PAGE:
Asian-Sirens: What makes a good photo?
n.e.w.works: One that succeeds in communicating something to the viewer, regardless of the genre.
Asian-Sirens: What makes a good model?
n.e.w.works: It depends on what you are using the model for. Fashion is about the clothes; glamour/nude photography is about the girl herself. But for me, besides being photogenic (which is not always the same as being “beautiful”), a good model is one that has something unique, beautiful, or striking that I can work with through the lens and who gives me what I want to see. Communication between me and the model is very important. If there isn’t a comfort-level between photographer and model, it will show. In the past I have found that the more shoots I do with a particular girl, the better the product becomes.
Asian-Sirens: Is there an Asian model you really would like to work with?
n.e.w.works: Oh, yes! For ones that are still actively working, I would say Natt Ketsarin (Thai), Kadena Reon (J-girl), and that gorgeous Chinese actress who was in the latest “Mission Impossible”, Maggie Q!
Asian-Sirens: Did you ever screw up an assignment? (please do elaborate if so! ;-))
n.e.w.works: Yes. It was one of my first freelance jobs, and I was supposed to take a bunch of shots of different guys’ hairstyles for a salon in Tokyo. I think that nervousness + the subject matter being totally uninspiring were the cause. Anyway, I measured the light wrong (this was pre-digital era) and got 3 rolls of very overexposed film, which I spent several hours in the darkroom and a bunch of money to finally make useable. It was a learning experience, especially because I spent so much money to get the prints usable that I ended up losing money on the job instead of making it!
Asian-Sirens: Did you ever get intimate with a model you worked with? (feel free to elaborate! ;-))
n.e.w.works: Without getting into too much detail… yes. However, recently I think that it’s better to keep photos photos and personal personal, mainly because when they get mixed together, they can get in each other’s way.
Asian-Sirens: What kind of camera and lighting equipment do you use?
n.e.w.works: If you look at my website, you will find a lot of pre-digital stuff where I used a variety of cameras: Pentax 67, Mamiya RZ, Canon EOS 1V, Contax T2, and others. Since I have gone digital I only use Canon equipment; they are by far tops in digital SLRs, and I can use the Canon lenses that I already owned. My two main cameras now are a Canon EOS 5D and Canon S80 compact and I love them both dearly, although I must say that I miss the weight of the Mamiya in my hand and selling the 1V recently was a bit of a sad occasion!
If I am in a studio, I will use whatever they have that I need to in order to get the right feel; usually nothing overly fancy. I very much admire a lot of pros who can concoct very elaborate lighting and make it work seamlessly, but I am more inclined to keep it simple if I can in the studio. Speaking of simplicity, one great tool for portraiture of all types is a ring-flash. It can do the job of much more complicated lighting schemes, and is cheap and fits in your camera bag. Very versatile…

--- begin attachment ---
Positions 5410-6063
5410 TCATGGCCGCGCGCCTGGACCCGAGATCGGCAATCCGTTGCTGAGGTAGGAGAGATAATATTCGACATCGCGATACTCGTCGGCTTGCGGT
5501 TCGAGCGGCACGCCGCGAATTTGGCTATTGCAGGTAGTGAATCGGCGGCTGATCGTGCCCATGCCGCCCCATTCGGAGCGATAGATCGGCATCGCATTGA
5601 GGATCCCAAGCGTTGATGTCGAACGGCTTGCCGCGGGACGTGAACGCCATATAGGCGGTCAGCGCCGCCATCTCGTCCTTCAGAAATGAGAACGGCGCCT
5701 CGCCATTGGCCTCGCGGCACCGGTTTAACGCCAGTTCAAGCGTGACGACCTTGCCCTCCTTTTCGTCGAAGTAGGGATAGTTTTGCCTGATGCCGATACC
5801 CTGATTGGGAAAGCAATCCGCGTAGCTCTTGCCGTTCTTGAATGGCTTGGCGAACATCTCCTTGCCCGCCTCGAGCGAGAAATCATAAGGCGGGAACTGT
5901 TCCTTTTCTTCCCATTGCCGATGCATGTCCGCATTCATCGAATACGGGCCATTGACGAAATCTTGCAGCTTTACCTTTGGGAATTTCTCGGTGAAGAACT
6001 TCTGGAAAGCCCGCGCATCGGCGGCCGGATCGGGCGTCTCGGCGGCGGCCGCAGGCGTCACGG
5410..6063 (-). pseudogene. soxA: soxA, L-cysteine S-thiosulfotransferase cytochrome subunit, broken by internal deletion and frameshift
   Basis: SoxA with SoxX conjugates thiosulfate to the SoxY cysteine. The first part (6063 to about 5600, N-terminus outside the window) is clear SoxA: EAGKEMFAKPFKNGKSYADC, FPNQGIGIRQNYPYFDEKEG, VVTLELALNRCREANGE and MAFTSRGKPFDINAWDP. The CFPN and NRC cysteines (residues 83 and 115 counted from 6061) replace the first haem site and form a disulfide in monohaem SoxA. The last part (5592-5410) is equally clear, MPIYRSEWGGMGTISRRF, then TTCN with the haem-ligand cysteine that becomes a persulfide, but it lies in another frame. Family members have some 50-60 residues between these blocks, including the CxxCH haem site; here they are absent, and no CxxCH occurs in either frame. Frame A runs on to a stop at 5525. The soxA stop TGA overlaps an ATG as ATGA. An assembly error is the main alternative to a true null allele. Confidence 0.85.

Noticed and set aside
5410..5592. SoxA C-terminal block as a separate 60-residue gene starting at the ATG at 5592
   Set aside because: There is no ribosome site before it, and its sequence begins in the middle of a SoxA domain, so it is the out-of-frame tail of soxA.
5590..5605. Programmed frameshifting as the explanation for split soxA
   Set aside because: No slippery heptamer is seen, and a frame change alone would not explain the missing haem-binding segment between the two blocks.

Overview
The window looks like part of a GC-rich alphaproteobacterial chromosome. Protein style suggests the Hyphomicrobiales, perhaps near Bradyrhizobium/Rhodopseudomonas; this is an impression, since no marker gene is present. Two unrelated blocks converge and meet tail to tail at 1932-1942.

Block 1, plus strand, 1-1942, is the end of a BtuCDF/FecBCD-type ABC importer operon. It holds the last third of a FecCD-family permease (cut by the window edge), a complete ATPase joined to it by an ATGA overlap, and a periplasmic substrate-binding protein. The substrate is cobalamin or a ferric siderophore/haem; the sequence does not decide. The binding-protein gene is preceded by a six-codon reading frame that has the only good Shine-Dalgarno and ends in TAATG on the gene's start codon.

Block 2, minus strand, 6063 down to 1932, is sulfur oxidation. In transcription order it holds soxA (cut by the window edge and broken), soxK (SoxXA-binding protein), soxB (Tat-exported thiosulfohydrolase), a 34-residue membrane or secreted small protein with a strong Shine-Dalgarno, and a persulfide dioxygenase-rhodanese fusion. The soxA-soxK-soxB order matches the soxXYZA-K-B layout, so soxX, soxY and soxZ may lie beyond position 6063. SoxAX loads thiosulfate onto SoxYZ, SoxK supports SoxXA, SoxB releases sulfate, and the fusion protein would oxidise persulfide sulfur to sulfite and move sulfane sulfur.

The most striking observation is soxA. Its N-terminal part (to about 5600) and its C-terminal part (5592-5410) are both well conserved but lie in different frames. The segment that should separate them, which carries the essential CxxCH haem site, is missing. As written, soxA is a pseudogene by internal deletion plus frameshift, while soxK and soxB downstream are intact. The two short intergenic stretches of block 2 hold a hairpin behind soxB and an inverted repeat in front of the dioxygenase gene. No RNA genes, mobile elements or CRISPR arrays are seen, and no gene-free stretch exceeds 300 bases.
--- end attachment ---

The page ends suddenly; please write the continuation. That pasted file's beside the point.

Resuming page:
Asian-Sirens: What are your future ambitions as a photographer?
n.e.w.works: Technically, I would like to get to the same point digitally that I have been before in the darkroom. In other words, to feel as comfortable and be as proficient using stuff like Photoshop as I felt a couple of years ago processing film and printing. They are such different beasts on the surface and yet in the end they are really both just means to an end, which is creating the image that you want to create. I see people here and there on the web crowing about how they never alter their photos blah blah blah, but so much of the stuff that you can do with color correction, cropping, contrast and brightness, etc, in Photoshop is nothing that you couldn’t do in the darkroom with the requisite know-how. Use the tools that are available to you.
Career-wise, I think that I have done my time as far as working as a shoot-anything-for-money freelance photographer. I have decided that from here on out I would rather pursue it for myself and “shoot what I wanna shoot”, even while doing something else for money, than try to make a living with my camera at all costs. I believe that if I keep shooting what inspires me and the timing is right, sometime down the road I will be able to make an impact with the work that I want to do and perhaps do it full-time again. Until then, I am just going for it and doing other things besides photography as well. Hope springs eternal for the frustrated artist!
Asian-Sirens: Thanks for your time n.e.w.works – and don’t forget to check out his web site!